Catholic Church, St. Mary's
City, Maryland in the simple
American Recusant style
In my courses on the history of the Catholic Church in the United States I show the students that there has existed two distinct Catholic Churches in the American Republic for two hundred years now. One Catholic Church is represented by the colonial tradition brought by English Recusants to the Maryland colony with the Ark and the Dove in 1634. Led by Jesuit Father Andrew White the Catholic settlers in Maryland brought the discreet Catholicism of Stuart England. Due to the penal laws in England, it was a sober Catholicism where devotional life was centered in the family and devoid of the public spectacles of Continental Catholicism. Its spirituality, impregnated with the heritage of its Jesuit chaplains, was centered about the person and life of Jesus Christ and it was a faith of spiritual reading and meditative prayer. Its churches were simple and its liturgy plain in the recusant style. This was the Catholicism of John Carroll and Leonard Neale. It fit in well with the American Republic and its democratic traditions. It was glad to be rid of monarchy and monarchial style—the Catholics universally supporting the War of Independence and embracing the new Republic. Its new Cathedral in Baltimore, the Basilica of the Assumption designed in the neo-classic Federal Style by Benjamin Latrobe, was devoid of statues even of Christ and his Mother. Its clergy, including Archbishop Carroll, wore simple clothes in the lay style but in black or darker shades and without ornamentation. Its nuns—Saint Elizabeth Ann Seton’s Sisters of Charity, eschewed veils and wimples for the sober dress and bonnets characteristic of widows in the early nineteenth century.
With the waves of immigration that began coming after 1830, another Catholic Church took root in the United States. Initially predominately German, it was soon supplemented by Italians and later by Poles and refugees from what was the Hapsburg Empire. Here came the tradition of public processions in the streets and churches rich with stained glass and statuary. Here came devotion to myriad saints from long ago and faraway places. (The Irish—having lost their traditions after three centuries of English Persecution—mostly identified more with the old American/Recusant heritage.) This immigrant Catholicism and old American Catholicism barely recognized one another as sharing the same faith. At first the American bishops tried to suppress the European Continental Catholicism or at least confine it to ethnic parishes but it was not to be contained. After a period of time it divided along ethnic and more importantly along class lines with the older (and more upper-crust) American families preferring a more sober approach to their faith and the immigrant traditions and working classes liking the more colorful and distinctive expression of Catholicism. This is far more simplistic than I would like it to be but one can only do so much in a blog entry.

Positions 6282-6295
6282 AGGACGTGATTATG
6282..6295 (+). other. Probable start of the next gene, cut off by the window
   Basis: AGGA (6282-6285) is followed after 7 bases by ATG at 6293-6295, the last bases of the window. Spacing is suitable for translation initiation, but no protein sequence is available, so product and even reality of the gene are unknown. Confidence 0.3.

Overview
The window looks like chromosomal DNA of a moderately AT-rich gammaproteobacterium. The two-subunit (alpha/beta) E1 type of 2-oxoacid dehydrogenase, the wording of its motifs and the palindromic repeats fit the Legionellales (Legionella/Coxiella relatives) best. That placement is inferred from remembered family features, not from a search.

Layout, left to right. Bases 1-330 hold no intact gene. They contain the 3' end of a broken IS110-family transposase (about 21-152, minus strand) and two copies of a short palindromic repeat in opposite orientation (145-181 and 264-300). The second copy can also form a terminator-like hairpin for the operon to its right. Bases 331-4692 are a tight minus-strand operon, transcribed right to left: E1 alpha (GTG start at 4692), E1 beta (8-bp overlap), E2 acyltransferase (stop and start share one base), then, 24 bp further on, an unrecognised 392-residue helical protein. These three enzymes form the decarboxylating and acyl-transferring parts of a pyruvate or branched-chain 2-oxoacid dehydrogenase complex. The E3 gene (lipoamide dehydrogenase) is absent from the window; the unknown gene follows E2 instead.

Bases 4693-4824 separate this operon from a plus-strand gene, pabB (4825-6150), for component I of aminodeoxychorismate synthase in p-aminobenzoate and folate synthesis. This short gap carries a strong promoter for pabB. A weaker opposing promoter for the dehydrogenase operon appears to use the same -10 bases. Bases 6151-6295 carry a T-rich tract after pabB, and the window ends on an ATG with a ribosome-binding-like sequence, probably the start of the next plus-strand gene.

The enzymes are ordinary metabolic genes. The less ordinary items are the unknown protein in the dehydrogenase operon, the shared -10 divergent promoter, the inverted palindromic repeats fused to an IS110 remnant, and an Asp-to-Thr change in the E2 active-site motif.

I think since the Second Vatican Council a second division has cut cross-wise through the American Church. Again we have two churches. We have a Church that looks to the past and cherishes the distinctiveness of Catholic identity with its rich ethnic heritage. There is a strong move to build churches again in the baroque style, filled with color and stained glass and statues. There is a desire for outdoor processions where priests show off their silk and brocade robes to our mundane world of jeans and sweatshirts. There is a desire to restore the pomp and power that characterized the Church of the first half of the twentieth century. I know I make relentless fun of Cardinal Burke and others for their long trains of silk and their fur wraps, but the desire is to hold on to the power that bishops and cardinals once had—and through them we as Church had—over politicians and newspapers for fear of alienating the masses of Catholics who were blindly loyal to their institutional leaders. We resent the loss of power and influence and even mistake this shift as “persecution” or impingements on religious freedom.
On the other hand there are Catholics today who look not to this past—glorious as it was—but to the future and see the vocation of the Church to be for service. Cardinal Dulles, in his book on the Catholicity of the Church, says that the first millennium of the Church was characterized by witness, the second by power and the third will be characterized by service. There are those in the Church who are ready to renounce the drive for power and to move into this third millennium and take up the vocation of service. They see the Church as here to be servant to the world and think that these signs of earthly power—the long robes, the kissing of hands and rings, the quasi-imperial edicts emitting from bishops like Fabian Bruskewitz, late of Lincoln, or Thomas Olmstead of Phoenix or Cardinal Burke, once of Saint Louis—are anachronisms that make the Church appear, well as the late Cardinal Martini said, 200 years out of date.
Those who look to the future tend to identify more with the old American tradition; those who relish the past identify more with the immigrant tradition. Both are Catholic. Both are American. But at times we look at one another and wonder how—and if—we are in the same Church at all.